Wednesday, 22 November 2006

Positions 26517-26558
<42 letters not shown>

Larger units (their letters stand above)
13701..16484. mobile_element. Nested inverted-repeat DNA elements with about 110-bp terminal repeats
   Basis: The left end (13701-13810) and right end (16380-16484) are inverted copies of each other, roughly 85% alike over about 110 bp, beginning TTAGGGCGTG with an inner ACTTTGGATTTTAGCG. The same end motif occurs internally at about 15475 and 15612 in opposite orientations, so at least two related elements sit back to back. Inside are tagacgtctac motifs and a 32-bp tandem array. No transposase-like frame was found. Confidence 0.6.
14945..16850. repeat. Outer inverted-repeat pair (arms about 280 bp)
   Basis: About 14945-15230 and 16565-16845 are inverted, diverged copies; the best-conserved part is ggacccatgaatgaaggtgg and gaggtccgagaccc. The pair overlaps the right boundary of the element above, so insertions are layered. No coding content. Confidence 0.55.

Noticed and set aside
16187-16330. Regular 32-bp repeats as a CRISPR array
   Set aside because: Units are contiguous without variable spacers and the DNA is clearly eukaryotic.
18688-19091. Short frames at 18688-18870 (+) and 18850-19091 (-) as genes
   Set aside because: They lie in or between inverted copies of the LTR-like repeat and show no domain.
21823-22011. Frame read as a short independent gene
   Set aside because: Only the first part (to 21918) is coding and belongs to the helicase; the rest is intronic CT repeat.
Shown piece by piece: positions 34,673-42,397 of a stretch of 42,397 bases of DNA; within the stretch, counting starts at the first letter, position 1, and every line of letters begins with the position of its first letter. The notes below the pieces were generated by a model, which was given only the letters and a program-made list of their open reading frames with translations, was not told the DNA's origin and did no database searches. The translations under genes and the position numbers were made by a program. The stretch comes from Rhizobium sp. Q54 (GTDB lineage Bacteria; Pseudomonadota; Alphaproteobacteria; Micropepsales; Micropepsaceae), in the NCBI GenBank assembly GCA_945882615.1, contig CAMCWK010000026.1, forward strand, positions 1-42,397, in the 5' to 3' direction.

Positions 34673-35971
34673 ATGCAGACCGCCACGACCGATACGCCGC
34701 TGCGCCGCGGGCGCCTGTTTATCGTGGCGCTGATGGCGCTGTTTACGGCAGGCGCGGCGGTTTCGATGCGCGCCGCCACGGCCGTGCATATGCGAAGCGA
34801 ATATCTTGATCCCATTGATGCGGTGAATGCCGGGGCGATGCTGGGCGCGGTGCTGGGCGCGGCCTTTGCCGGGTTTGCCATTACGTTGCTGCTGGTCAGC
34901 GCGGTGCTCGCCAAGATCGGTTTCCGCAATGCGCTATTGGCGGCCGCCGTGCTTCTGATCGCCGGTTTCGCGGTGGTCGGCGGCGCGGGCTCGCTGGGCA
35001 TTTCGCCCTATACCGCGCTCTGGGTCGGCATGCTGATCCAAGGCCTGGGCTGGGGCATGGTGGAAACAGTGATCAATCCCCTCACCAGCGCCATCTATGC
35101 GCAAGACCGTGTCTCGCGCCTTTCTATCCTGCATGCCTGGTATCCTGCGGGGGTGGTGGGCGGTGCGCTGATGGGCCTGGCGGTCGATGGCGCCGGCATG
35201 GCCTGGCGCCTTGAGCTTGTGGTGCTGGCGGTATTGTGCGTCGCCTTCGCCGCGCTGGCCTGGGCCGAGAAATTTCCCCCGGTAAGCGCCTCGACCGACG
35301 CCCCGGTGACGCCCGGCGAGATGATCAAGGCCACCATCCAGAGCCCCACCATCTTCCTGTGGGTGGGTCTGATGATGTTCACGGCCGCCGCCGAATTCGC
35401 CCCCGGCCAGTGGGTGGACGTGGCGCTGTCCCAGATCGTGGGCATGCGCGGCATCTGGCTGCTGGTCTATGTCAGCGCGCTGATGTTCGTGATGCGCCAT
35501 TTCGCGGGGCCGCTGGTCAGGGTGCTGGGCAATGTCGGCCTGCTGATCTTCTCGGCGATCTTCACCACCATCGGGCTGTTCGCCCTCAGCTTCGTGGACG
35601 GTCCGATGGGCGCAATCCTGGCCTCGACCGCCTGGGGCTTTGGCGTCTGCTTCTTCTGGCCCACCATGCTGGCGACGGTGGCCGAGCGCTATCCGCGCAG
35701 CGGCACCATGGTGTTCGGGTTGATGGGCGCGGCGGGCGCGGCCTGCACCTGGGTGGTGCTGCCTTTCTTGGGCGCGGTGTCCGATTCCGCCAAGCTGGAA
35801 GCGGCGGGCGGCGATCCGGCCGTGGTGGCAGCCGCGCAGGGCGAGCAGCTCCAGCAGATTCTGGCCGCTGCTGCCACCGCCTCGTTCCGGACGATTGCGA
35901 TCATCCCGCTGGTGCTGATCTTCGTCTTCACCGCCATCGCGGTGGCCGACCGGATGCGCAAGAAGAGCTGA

Neighbourliness, informality, and informal social control The past few weeks have seen the publication of three documents which together, in my view, contribute significantly to the arguments around neighbourliness, informality, and informal social control: a pamphlet by Samuel Jones on conversation, Talk us into it, published by Demos a JRF report on Neighbourhood security and urban change by Martin Innes and Vanessa Jones (Findings. Report) Respect_in_the_neighbourhood , edited by meself and published by Russell House. Samuel Jones's argument resonates on a drum that various people (like Alison Gilchrist, Susie Hay, David Wilcox, Geoff Mulgan, me in my small corner, and others) have been banging for a while now - there ain't enough of the right kind of conversations happening in the public realm. His main point is not that people are talking about public affairs less, but that they are engaging less frequently in the means by which their conversation can become public. The resources that drive the public realm have been channelled to more personal interests, 'draining social capital and bankrupting the public sphere.' So we've hit a crisis which requires us to 'refresh our public realm in ways acclimatised to the new means by which we pursue our personalised preference and our more particular ways of seeking information.' Compare this from the introduction to the Respect book: 'The challenge is to replenish society’s depleted stock of skills in engaging and recognising the legitimate interests of others, of learning to challenge behaviour within a shared understanding; to hone our readiness to show consideration to others, whether we know them or not. It’s not that we don’t do this: it’s just that we tend to avoid doing it with those with whom we have little in common. It’s as if - conditioned to the taciturnity of the supermarket checkout rather than the inevitable greetings of the corner shop - we have abandoned the practice of conducting trivial interactions, because they don’t matter to us. But they do matter, and we need somehow to rediscover the vernacular of mundane encounters.' The Respect book emphasises the importance of informality in terms of neighbourly relations, social capital, and the occupation of public space. There are numerous resonances with the Demos pamphlet: for example in our exploration and explanation of the tensions between local social relations and personal social networks, or in the way we probe the effects of the privatisation of social life. The book has two quite striking research chapters, two practitioners' chapters, a discussion of the notion of respect, an analysis of contemporary neighbouring, a comparative review of UK, Dutch and Flemish policy, and a discussion of the role of policy in local social relations. It argues that there is a profound and enduring connection between neighbouring, civility and a broader understanding of democratic participation. As you would expect, much of the book is concerned with informal social control, which is a key theme in the study by Innes and Jones. Their research looked at how crime, physical disorder and antisocial behaviour shape the ways that places...

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